If it’s musicians that you’re after, it might be best to wait until they are on tour. Check out the stops that they will be making and look up the address of the arena or concert hall that they will be performing at. Try and time sending your letter so that it arrive a day or two before the concert. You don’t want it arriving after the artist has performed but you also don’t want to send it so early that it is forgotten about.

Business Addresses

If the individual you’re writing to owns a business, you can try writing to the business address. It’s surprising how many celebrities own businesses, actually. For example, Jessica Alba is the founder of The Honest Company.

Residential Addresses / PO Boxes

PO Boxes

Not everyone has an agent or business, and they may not make appearances. It may be the case that the only place they are able to receive mail is via their residence or a PO box. Whether it’s acceptable or not to use these addresses is entirely an individual question. Some celebrities may prefer it while others my not appreciate it at all. If there’s any doubt if it’s acceptable to send to an individual’s residential address, there’s no reason that you can’t reach out to get pre-approval. Try contacting them on social media or via email first to get the go ahead.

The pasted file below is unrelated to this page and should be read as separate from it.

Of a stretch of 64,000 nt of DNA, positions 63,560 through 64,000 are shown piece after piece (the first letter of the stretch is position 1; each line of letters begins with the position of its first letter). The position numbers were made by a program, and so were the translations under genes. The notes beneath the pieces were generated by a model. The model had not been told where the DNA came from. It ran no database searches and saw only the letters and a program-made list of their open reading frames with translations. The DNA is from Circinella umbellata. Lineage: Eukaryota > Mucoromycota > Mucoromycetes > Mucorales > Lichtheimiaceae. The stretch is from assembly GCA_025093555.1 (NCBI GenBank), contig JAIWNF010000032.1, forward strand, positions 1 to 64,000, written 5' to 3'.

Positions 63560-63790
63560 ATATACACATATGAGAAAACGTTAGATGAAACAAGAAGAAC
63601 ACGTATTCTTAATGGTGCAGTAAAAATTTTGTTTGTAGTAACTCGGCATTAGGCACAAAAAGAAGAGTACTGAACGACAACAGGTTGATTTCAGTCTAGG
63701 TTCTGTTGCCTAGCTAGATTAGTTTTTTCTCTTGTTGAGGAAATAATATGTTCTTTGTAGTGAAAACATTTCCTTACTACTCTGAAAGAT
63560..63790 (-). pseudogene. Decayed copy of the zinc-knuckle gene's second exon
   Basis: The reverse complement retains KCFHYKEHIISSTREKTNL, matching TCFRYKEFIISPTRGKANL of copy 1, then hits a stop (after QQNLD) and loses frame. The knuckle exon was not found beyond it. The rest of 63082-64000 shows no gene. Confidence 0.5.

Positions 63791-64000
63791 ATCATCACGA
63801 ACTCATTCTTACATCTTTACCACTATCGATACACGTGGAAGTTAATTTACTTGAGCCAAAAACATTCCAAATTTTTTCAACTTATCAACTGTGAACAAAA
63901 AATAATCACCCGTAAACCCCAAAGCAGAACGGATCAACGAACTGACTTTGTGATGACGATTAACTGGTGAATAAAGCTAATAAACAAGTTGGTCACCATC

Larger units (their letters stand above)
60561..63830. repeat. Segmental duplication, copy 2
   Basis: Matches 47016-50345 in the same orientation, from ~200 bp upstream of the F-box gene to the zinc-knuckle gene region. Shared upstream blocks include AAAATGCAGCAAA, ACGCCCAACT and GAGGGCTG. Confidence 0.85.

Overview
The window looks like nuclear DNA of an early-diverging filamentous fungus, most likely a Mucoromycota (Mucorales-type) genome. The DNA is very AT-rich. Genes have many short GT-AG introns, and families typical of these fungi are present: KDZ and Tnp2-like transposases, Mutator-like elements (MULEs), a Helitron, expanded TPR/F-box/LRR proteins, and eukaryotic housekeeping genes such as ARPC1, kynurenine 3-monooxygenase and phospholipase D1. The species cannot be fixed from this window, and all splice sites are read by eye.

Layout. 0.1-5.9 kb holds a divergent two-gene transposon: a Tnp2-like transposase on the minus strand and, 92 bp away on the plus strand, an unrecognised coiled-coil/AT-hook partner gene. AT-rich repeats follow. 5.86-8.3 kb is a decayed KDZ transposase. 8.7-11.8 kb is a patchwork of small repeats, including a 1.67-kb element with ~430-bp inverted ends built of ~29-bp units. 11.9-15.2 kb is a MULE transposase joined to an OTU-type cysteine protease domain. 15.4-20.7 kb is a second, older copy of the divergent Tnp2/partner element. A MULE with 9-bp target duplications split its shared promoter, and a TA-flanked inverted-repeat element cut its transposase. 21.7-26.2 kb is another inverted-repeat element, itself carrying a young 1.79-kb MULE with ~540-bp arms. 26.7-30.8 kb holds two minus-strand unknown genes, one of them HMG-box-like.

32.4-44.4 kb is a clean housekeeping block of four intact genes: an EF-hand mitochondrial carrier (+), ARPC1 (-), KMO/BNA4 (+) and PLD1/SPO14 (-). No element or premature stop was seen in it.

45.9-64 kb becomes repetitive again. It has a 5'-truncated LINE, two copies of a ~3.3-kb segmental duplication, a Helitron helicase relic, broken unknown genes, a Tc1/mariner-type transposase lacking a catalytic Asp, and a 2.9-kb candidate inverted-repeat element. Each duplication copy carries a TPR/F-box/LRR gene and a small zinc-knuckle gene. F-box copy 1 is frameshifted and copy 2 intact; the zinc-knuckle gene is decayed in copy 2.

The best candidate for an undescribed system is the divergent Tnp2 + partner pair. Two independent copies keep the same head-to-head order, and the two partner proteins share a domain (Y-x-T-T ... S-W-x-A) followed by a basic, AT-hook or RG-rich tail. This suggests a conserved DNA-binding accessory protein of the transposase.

Where to find addresses

Where to find addresses for sending fan mail and requesting autographs through the mail, is one of the most common questions in the hobby. There are a number of free and paid resources available to those who know where to look. The leading databases and resources are listed below.

Servicesfanmail.bizStarTigerContact Any CelebrityIMDb ProWhite PagesTruth Finder
Private Phone NumberNONONONOYESYES
Database ComprehensivenessGoodVery GoodGoodVery GoodGoodVery Good
* Some agency addresses are often provided but are not specifically identified as such and appear with residential addresses.

Tales From The Collection

If you’re reading this article then you already know about Tales From The Collection. In addition to news related to celebrities and fans you can also find a number of curated addresses databases with contact information for celebrities from some of the biggest franchises in film. If you need help finding a specific address, you can also use the fan mail forum.

Star Wars Fan Mail Addresses

How to Send Fan Mail to The Star Wars Cast Members & Request Their Autograph